Despite a handful of reported ceasefire violations on Thursday the cessation appears to be holding at this point and there has been an initial contact in Yevlakh between Azerbaijani and Karabakh officials to discuss the region’s status. Armenian Foreign Minister Ararat Mirzoyan is claiming that the operation killed in total more than 200 people and wounded over 400 others, though again there’s no independent confirmation of those figures (which could be underestimates as easily as they could be overestimates). Thousands of people have been displaced though the dust is still settling so specificity in terms of how many are displaced within the enclave and how many have fled to Armenia (or will flee in the coming days) remains to be seen.
Many things, to be sure, remain to be seen. The possibility of widespread ethnic cleansing has loomed over Karabakh since the end of the 2020 war that restored territory around the enclave to Azerbaijani control. Ethnic cleansing has been a recurring feature in the conflict over Karabakh and between Armenia and Azerbaijan going back at least to the disintegration of the Soviet Union. Fears about the status of Karabakh’s Armenian population grew when the Azerbaijani government blockaded the Lachin Corridor late last year, cutting off the enclave’s lifeline for food, fuel, medicine, and other basic needs.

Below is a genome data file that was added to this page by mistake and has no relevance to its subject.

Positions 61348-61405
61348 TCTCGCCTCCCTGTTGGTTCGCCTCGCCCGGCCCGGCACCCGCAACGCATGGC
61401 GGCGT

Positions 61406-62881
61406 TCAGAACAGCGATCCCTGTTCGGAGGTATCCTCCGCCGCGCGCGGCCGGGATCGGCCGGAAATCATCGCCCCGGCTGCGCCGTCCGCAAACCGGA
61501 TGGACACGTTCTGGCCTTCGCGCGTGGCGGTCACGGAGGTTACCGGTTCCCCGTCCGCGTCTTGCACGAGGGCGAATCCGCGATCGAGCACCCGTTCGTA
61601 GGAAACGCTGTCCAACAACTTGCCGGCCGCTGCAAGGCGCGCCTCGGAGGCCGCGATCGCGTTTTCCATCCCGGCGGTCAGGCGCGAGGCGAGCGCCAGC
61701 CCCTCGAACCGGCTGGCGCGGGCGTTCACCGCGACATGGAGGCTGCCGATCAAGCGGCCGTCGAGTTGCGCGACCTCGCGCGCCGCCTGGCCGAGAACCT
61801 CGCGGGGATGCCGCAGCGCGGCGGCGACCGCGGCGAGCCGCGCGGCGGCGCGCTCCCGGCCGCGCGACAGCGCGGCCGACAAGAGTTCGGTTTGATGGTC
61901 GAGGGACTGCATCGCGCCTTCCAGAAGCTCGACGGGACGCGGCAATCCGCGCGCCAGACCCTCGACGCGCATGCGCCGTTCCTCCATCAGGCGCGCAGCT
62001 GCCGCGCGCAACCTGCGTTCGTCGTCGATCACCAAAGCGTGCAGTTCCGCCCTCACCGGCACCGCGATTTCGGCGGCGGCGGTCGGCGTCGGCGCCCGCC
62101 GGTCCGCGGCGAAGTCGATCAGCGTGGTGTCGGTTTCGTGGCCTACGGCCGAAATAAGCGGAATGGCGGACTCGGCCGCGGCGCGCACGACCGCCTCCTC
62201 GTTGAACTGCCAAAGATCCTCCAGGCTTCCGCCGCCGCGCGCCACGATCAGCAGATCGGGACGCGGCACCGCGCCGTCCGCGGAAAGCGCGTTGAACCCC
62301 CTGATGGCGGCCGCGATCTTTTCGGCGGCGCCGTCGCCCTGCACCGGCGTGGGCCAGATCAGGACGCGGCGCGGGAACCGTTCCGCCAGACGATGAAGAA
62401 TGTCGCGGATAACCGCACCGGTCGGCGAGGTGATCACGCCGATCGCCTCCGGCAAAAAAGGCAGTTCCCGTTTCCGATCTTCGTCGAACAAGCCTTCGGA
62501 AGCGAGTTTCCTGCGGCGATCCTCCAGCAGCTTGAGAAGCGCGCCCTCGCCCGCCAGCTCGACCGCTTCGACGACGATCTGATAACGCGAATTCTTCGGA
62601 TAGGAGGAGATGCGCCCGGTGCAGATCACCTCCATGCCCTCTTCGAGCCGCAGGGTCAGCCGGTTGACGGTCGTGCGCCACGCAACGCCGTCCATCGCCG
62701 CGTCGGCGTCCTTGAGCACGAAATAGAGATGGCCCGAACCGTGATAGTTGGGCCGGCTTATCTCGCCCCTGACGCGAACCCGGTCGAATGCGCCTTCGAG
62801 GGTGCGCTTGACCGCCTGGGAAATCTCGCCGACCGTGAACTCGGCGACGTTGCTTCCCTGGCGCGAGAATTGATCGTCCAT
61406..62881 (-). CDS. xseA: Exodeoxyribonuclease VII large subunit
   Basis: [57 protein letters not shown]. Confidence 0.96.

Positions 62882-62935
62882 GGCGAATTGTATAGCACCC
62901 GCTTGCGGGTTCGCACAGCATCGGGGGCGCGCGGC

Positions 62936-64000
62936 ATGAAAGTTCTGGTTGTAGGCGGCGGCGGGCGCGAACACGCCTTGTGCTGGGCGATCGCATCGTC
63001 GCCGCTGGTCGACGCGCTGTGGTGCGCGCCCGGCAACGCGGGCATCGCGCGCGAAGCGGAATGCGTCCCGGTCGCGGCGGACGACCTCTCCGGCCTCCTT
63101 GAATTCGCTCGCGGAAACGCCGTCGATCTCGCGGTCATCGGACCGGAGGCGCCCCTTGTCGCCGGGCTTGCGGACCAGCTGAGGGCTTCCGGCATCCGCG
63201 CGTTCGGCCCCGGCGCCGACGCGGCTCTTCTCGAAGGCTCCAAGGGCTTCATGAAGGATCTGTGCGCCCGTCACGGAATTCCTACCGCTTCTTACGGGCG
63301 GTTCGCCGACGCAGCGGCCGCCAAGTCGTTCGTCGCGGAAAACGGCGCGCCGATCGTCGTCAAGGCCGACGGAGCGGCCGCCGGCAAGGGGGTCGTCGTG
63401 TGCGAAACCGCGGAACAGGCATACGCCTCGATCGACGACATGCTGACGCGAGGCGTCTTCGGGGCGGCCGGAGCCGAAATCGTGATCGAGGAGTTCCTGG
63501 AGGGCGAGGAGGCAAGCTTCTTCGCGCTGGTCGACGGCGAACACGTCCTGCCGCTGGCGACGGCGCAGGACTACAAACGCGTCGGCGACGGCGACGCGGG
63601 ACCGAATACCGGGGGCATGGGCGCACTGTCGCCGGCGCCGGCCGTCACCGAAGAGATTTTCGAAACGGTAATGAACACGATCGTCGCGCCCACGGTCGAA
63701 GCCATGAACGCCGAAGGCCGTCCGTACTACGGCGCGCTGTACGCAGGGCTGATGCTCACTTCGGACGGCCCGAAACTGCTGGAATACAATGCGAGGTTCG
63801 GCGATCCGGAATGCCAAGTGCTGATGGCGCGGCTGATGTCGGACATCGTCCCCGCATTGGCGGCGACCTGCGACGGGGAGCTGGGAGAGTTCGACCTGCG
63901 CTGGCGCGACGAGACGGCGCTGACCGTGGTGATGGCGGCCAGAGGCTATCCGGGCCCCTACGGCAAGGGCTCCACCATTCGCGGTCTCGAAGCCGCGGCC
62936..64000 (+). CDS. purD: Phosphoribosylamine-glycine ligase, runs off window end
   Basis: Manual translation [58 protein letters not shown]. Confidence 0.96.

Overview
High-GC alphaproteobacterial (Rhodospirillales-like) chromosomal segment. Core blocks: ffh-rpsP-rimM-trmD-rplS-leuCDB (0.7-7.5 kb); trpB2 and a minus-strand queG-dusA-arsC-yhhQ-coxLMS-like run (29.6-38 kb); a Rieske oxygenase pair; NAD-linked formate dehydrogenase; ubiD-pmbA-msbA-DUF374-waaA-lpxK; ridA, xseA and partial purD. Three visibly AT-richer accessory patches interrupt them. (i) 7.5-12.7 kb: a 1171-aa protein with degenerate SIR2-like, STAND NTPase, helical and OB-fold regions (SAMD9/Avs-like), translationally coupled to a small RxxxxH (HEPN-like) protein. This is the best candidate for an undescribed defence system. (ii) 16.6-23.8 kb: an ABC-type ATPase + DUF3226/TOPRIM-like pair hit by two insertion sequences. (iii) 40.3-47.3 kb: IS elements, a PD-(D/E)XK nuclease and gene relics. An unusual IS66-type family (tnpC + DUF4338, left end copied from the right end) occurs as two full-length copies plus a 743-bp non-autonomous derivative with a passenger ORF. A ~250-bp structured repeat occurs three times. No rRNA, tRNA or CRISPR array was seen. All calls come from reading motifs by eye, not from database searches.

Those fears are going to be omnipresent now, Azerbaijani rhetoric about “reintegrating” Karabakh’s population into Azerbaijan notwithstanding. Talk of protecting Armenian “rights and freedoms” rings especially hollow in a country whose government doesn’t respect anybody’s “rights and freedoms,” least of all those of a secessionist minority. Autocratic Azerbaijani President Ilham Aliyev has fantasized openly about punishing Karabakh Armenians too many times for a few anodyne words about “reintegration” to mean anything unless they’re backed up by genuine, verified action. Unconfirmed reports of Azerbaijani atrocities have been circulating online but I’m not sure it makes sense to talk about those piecemeal except to say generally that atrocities in this situation would not be at all surprising.
There’s a lot more to unpack in the wake of this week’s events. The Russian-Armenian relationship may be beyond repair at this point. It was one thing for Russian peacekeepers to look the other way during the Lachin blockade, but their failure to keep any semblance of peace over the past couple of days is undeniable. Azerbaijani forces were even able to kill Russian soldiers without drawing a reaction. Armenian Prime Minister Nikol Pashinyan is already facing renewed hostility from the substantial Karabakh element that has long been a significant factor in Armenian politics, but whether that will wind up costing him his job is impossible to predict right now. Karabakh’s new status, whatever that winds up being, will undoubtedly have implications for Armenia’s diplomatic interactions with Azerbaijan and with Turkey, Azerbaijan’s primary patron, but here as well it’s way too early to draw any conclusions. Apart from the immediate concern for Karabakh’s population, these are some of the big issues to watch moving forward.